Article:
Financing a luxury home in Dallas usually meant coming up with a relatively large down payment. Some buyers don’t like to pull out such a large amount from their investment portfolio and tie up those funds in a real estate transaction.
In Texas, mortgage loans that are greater than $766,550 are called “jumbo” loans and historically have required higher down payments when compared to smaller conforming loans. Both Fannie Mae and Freddie Mac set these conventional loan limits annually but have remained above 500K for the past six years and were as low as $93,750 as far back as 1980.
Financing a luxury home in Dallas often requires a down payment of at least 20 percent from most banks and lenders. For example, consider a sales price of $1 million. The minimum down payment would then be $200,000. For banks that ask for a minimum of 30 percent down, that equates to $300,000.
That’s a lot of money pulled out of an investment portfolio. Once a down payment is made, that equity is difficult to get to without getting a higher rate home equity line of credit, or HELOC or even selling the home outright. But there’s no need to make such a sizable down payment to finance a luxury home in TX. There are still some great low-down-payment options available in 2024.
One program available utilizes a combination of two loans. The goal of this structure is to keep the cash to close as low as possible and maintain a buyer’s liquidity. The structure is commonly referred to as a “piggyback” combo loan because a second mortgage piggybacks on the first.
Let’s look at an example of financing a home in Texas. Let’s look at a home listed at $800,000. With a down payment of just 10 percent of the sales price, not 20 percent, buyers come to the closing with a down payment of $80,000, much lower than the 20+ down most banks require.
The first mortgage would be at 80 percent of the sales price and the second loan at 10 percent. The remaining 10% is the buyer’s down payment. Lenders also commonly refer to such an arrangement as an “80-10-10.”
With two liens, the interest rate on the second mortgage will be slightly higher than the rate on the first. Lenders offset the additional risk taking a subordinate position behind the first mortgage with a higher rate.
Borrowers may also explore a similar structure when the first lien is at 75 percent of the sales price along with a 15 percent second and a 10 percent down payment. Interest rates on the first mortgage using a 75-15-10 may be a bit lower than on an 80-10-10.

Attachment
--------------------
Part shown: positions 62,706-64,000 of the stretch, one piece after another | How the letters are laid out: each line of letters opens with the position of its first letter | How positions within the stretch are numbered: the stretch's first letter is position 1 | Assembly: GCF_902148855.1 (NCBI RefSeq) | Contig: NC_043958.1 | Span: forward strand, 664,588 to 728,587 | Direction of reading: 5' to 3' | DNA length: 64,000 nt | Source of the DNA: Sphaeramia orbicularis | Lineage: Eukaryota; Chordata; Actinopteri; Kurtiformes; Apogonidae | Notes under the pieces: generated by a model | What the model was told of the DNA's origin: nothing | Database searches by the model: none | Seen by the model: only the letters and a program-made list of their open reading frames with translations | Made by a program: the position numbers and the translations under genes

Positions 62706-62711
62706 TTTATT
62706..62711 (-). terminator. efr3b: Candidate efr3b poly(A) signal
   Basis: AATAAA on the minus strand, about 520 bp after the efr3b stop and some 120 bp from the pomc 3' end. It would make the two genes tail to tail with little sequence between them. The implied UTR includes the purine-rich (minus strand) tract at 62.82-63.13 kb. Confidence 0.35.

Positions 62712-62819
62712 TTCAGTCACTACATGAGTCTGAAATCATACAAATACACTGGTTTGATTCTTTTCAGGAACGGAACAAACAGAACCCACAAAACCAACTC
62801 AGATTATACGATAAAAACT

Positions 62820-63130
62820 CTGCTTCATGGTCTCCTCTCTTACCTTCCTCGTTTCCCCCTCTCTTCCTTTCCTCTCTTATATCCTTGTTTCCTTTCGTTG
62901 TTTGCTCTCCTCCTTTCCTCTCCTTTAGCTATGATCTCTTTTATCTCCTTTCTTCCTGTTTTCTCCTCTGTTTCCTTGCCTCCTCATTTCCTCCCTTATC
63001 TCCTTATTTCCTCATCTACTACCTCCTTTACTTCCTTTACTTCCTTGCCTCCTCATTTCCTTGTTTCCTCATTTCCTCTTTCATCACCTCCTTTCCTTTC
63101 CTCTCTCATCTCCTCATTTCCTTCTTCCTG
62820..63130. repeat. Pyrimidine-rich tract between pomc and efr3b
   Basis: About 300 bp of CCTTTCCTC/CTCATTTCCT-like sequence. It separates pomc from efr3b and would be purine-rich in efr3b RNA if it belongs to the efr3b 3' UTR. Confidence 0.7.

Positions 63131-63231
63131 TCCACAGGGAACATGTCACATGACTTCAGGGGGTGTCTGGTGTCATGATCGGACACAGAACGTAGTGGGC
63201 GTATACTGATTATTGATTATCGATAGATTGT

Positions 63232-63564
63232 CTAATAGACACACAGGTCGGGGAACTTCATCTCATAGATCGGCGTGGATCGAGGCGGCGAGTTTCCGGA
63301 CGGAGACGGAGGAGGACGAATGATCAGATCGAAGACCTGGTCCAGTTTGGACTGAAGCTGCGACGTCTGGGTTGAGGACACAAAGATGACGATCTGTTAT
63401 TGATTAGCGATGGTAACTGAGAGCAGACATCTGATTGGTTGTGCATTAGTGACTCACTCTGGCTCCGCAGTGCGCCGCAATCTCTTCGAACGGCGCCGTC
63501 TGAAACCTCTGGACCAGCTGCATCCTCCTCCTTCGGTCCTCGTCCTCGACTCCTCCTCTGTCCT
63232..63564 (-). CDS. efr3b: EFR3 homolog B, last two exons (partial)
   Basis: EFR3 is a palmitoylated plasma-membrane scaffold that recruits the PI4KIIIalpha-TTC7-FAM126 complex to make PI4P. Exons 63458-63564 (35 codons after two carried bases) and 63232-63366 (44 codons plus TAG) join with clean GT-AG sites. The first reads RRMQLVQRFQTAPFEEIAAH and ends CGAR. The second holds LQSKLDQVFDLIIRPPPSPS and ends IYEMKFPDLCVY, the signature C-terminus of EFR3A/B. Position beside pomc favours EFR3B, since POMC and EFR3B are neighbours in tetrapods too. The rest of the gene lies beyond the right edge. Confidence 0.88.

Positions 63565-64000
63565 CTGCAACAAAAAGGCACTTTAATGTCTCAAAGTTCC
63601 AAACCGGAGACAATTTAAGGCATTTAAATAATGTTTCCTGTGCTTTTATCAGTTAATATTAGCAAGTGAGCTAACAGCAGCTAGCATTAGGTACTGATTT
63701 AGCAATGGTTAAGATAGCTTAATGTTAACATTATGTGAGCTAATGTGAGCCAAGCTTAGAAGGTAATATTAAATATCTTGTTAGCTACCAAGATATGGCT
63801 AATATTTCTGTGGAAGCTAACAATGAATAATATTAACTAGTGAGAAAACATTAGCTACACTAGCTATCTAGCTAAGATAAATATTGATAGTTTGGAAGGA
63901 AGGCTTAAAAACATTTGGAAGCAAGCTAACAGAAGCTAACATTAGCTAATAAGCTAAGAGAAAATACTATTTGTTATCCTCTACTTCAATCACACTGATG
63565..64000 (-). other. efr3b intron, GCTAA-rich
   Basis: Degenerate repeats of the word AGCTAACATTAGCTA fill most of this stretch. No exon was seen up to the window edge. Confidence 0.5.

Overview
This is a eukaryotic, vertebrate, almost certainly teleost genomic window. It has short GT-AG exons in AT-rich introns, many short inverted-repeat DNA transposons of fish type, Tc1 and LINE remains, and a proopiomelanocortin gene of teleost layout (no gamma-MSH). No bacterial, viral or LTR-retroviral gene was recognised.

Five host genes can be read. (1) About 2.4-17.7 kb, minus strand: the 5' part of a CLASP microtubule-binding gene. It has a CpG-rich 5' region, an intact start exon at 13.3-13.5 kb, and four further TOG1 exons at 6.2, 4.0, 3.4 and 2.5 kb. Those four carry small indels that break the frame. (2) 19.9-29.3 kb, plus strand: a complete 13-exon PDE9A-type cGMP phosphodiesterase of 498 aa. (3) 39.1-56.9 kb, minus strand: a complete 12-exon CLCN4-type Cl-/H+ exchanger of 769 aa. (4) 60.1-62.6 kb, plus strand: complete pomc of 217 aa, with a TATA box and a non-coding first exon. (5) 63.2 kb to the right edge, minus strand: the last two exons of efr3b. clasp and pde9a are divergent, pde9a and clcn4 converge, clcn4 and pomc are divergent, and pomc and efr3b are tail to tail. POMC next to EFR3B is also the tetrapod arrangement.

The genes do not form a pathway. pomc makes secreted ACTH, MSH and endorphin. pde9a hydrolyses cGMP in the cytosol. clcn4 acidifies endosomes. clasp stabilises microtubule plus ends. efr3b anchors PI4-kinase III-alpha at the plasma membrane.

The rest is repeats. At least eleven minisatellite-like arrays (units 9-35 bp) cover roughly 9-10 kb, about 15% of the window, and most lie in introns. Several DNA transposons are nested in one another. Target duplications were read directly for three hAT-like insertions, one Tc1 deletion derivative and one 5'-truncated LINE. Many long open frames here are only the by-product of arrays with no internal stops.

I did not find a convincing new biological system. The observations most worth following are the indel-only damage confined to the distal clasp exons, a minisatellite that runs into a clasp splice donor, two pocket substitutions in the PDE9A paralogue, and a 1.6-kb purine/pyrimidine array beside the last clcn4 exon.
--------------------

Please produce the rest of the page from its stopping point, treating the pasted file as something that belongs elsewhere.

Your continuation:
Another option is a piggyback arrangement with just a 5 percent down payment. This option has become very popular in 2024 for buyers looking to retain as much liquid savings as possible. This program results in an 80-15-5 with the first lien at 80 percent of the sales price, the second at 15 percent and a down payment of just 5%.
No monthly PMI, fixed rate, or ARM with no early pre-payment penalty. Interest rates on the second mortgage in this scenario will typically be a bit higher compared to the 10 percent option.
Both the 90% and 95% Jumbo mortgage programs have the option of a combo piggyback loan or a single loan option. What loan structure makes the most sense will be determined by many factors like loan amount, down payment, credit, etc.
Applicants should take note of a few things before applying for the 90% and 95% Jumbo loan:
- All the programs require full documentation. This means income (W2, Tax returns) and assets needed to qualify.
- $1,500,000 loan limit cap for 95% Jumbo financing.
- $3,000,000 loan limit cap for 90% Jumbo financing.
- Only primary for max 95 financing.
- Standard single-family homes, condo permitted. Vacant raw land, or “build on your own lot” financing is not permitted. See the special Jumbo Construction Financing options here. This does not include new construction spec homes being built/sold directly by the home builder.
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